A fertile couple hoping to conceive have a good chance of doing so within a year of trying. Twenty percent will get pregnant within one month, 70% within six months, and 85% within one year.
However, these statistics are only averages, so it’s important to remember that some couples will be more or less fertile, and have different changes of becoming pregnant.
Factors Affecting Conception
There are many genetic and environmental factors that can affect a couple’s ability to conceive, such as:
•Age, diet, lifestyle, and employment of both partners
•Whether you are overweight or underweight
•Whether you have some chronic illnesses
•How frequently you have sex
Doctors generally recommend that if you’re under 35 and have been trying to get pregnant for a year, you should see your doctor to make some initial investigations into why you haven’t conceived yet.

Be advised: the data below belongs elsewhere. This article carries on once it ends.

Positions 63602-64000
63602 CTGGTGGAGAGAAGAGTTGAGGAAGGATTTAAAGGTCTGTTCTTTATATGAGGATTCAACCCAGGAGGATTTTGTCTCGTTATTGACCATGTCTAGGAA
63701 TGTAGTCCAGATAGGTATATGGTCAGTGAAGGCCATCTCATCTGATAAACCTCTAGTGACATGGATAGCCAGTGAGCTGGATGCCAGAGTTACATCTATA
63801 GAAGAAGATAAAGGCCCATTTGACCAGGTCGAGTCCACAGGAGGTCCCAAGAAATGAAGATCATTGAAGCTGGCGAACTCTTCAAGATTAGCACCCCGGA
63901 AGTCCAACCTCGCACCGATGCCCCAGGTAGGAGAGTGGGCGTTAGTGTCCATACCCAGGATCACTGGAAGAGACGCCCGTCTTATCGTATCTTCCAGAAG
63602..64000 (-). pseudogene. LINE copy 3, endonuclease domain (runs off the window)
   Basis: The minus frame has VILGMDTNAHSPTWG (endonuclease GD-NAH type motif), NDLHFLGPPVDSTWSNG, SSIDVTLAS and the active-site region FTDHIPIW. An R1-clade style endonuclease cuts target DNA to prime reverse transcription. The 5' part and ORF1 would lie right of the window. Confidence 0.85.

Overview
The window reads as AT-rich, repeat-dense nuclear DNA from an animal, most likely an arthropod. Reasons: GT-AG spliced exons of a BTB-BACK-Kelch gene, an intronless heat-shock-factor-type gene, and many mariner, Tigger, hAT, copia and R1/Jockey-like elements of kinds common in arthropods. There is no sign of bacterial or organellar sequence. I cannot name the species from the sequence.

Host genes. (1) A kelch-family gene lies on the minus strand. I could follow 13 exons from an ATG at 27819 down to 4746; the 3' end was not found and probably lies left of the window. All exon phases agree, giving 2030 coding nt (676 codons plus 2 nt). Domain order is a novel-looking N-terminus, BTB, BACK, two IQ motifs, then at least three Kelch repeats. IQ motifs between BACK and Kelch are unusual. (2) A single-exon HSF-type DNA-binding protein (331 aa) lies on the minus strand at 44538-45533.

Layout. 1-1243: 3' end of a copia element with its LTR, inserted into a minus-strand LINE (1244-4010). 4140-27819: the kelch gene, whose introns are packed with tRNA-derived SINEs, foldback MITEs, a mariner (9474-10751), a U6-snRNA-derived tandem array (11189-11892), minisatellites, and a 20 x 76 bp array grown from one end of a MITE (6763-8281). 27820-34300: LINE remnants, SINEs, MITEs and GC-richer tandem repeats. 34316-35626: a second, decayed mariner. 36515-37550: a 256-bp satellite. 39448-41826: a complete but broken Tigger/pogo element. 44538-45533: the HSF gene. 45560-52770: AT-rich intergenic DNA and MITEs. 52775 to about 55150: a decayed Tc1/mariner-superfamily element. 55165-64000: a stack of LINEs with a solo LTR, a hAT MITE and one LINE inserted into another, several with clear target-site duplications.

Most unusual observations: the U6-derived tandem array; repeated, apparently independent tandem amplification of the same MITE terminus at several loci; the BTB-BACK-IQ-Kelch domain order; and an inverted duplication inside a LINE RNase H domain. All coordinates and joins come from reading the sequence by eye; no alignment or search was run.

If you’re 35 or older, you should see your doctor sooner (after 6 months of trying to conceive). That’s because older women have more time constraints on their ability to successfully get pregnant.
If you or your partner have any known conditions that might affect fertility, such as an undescended testicle or polycystic ovaries, you should also meet with your doctor after 6 months of trying. Infertility medications or other procedures may be necessary to help you become pregnant.
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